D&D Review: "Dungeons of Dread"

Last week, I received a review copy of "Dungeons of Dread"; one of the latest D&D products from Wizards of the Coast.  It is a collection and reprinting of some of the more infamous 1st edition D&D modules  - the S series.  This book contains modules S1 through S4: S1 - Tomb of Horrors

S2 - White Plume Mountain

S3 - Expedition to the Barrier Peaks

S4 - Lost Caverns of Tsojcanth

Read onwards to learn more about these adventures and my thoughts on the collection.

 

For the first Origins game festival, Gary Gygax (the creator of D&D) created a new adventure to premiere at that event.    Having heard many players brag about how powerful their characters were, he designed the module to be a real challenge for players.  That module was called the "Tomb of Horrors", and was later released to the general public under the code S1 - starting off the "Special" series.

"Dungeons of Dread" collects "Tomb of Horrors" along with the other 3 S-series modules in a beautiful hard bound book.  Inside, all of the original illustrations and maps have been preserved and reprinted in a black and white format along with the original gameplay text that accompanied them.  The cover harkens back to the design of other 1st edition books, making it clear which version of the game this is for.

Now, I have a confession to make here: I have never played 1st edition D&D.  I did not get into D&D until the 3.5 edition in college.  I have, however, played a bit of the 4th edition revamp of the Tomb of Horrors.  Let me just say that as someone who has both played D&D as a character and run a game as a DM, looking through the original Tomb of Horrors module scares me.  Gary Gygax did not hold back with this adventure, it was very much made to kill player characters.  There are drastic, no holds barred death traps that can be encountered prior to even setting foot in the actual Tomb.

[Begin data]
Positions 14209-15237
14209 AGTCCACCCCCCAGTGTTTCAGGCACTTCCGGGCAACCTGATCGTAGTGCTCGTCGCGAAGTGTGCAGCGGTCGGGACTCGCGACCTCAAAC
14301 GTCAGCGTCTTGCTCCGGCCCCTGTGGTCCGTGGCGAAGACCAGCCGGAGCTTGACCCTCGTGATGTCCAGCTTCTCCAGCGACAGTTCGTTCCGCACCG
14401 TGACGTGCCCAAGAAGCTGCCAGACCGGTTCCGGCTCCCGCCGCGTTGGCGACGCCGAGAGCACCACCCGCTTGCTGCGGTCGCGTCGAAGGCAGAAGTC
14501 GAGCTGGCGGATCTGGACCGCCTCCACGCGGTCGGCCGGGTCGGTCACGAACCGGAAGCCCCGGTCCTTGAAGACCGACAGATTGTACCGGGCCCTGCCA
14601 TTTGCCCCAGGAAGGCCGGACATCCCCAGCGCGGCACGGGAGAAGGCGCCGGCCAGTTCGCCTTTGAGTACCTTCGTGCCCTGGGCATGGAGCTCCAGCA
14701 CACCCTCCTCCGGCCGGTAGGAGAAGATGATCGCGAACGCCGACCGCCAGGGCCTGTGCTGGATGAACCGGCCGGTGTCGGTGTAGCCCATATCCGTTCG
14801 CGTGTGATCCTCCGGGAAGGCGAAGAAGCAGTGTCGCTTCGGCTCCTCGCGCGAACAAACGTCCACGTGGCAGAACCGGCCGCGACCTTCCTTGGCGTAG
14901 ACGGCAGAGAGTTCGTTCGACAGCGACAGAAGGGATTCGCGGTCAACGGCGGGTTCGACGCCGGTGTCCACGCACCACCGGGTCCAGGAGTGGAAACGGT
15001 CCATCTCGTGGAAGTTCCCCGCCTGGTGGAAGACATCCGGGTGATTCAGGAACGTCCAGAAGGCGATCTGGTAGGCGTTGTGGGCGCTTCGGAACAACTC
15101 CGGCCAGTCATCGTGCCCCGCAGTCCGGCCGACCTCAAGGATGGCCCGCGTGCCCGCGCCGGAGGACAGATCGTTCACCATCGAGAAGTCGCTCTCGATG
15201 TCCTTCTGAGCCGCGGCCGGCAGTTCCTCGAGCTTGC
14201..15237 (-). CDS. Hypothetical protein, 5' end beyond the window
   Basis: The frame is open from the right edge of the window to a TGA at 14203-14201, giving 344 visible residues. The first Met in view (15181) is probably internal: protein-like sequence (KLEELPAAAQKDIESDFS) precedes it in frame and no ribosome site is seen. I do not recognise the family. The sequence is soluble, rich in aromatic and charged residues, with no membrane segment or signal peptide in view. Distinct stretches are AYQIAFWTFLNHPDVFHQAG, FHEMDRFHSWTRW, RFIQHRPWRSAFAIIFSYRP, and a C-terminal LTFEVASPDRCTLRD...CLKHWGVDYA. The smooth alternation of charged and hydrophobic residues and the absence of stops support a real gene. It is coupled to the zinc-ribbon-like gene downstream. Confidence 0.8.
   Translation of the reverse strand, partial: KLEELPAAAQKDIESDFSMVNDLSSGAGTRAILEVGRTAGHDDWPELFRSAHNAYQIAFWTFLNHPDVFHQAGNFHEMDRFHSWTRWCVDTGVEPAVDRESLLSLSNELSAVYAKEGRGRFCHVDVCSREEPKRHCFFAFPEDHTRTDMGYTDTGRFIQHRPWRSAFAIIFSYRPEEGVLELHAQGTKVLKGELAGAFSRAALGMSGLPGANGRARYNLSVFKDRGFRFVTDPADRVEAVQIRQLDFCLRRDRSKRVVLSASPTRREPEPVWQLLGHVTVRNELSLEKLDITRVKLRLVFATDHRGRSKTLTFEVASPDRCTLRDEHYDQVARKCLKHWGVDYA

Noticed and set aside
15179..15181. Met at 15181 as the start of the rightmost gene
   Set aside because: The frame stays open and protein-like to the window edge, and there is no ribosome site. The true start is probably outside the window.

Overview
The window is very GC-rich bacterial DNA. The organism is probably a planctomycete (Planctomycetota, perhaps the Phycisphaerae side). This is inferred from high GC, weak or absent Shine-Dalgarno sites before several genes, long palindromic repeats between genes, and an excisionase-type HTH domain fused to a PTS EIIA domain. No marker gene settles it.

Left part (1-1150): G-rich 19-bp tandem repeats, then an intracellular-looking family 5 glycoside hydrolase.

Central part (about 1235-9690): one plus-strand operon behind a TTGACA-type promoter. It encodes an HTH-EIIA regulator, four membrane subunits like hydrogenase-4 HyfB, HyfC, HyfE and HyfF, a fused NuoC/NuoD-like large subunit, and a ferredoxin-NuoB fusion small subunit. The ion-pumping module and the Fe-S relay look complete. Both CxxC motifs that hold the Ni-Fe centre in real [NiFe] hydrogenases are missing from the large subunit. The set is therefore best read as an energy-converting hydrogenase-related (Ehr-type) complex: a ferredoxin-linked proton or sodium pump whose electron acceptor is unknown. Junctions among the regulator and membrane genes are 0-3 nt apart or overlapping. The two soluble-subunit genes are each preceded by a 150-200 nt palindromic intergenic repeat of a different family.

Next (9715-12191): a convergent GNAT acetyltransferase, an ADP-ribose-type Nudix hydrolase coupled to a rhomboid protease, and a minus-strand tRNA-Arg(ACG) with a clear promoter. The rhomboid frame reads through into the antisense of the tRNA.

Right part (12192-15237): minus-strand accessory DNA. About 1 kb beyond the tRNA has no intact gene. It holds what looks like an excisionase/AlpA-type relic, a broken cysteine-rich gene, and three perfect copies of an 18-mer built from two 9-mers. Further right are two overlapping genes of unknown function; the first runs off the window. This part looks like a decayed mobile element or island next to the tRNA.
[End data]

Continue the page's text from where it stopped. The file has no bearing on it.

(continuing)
I haven't yet looked through the other adventures in this book as I want to do them justice and take my time reading through all their intricacies.  I have flipped through them a bit and I am pretty excited to see what's in store.  One of the dungeons appears to even take place on a spaceship!  In D&D - a *Fantasy* setting!  But apparently the player characters stumble onto a spaceship filled with aliens and various technology; including some funky looking space weapons.

Who is this book designed for?  Well, primarily, if you ever played the 1st edition version of D&D, then I think you are going to want this book.  I can imagine there will be lots of nostalgia flipping through the pages and reading the different mechanics of each adventure.  Players of later editions, like myself, may find it hard to understand all the instructions and gameplay.  For instance, I've been playing D&D for almost 10 years now across 2 editions and I still have no idea what some of the terms are in this book.  Yet, that difficulty aside, if you are like me and never played 1st edition D&D I think you are *really* going to like this book as it gives you a sense of the history of where this game that we love to play has come from.  All four of these dungeons are considered to be some of the best modules of D&D ever to be written, so it would be wise for modern DM's to take a look through the pages of Dungeons of Dread to try and find out why - and how they can use it to improve upon their own campaigns and storylines.

What editions of D&D have you played?  Let me know in the comments below.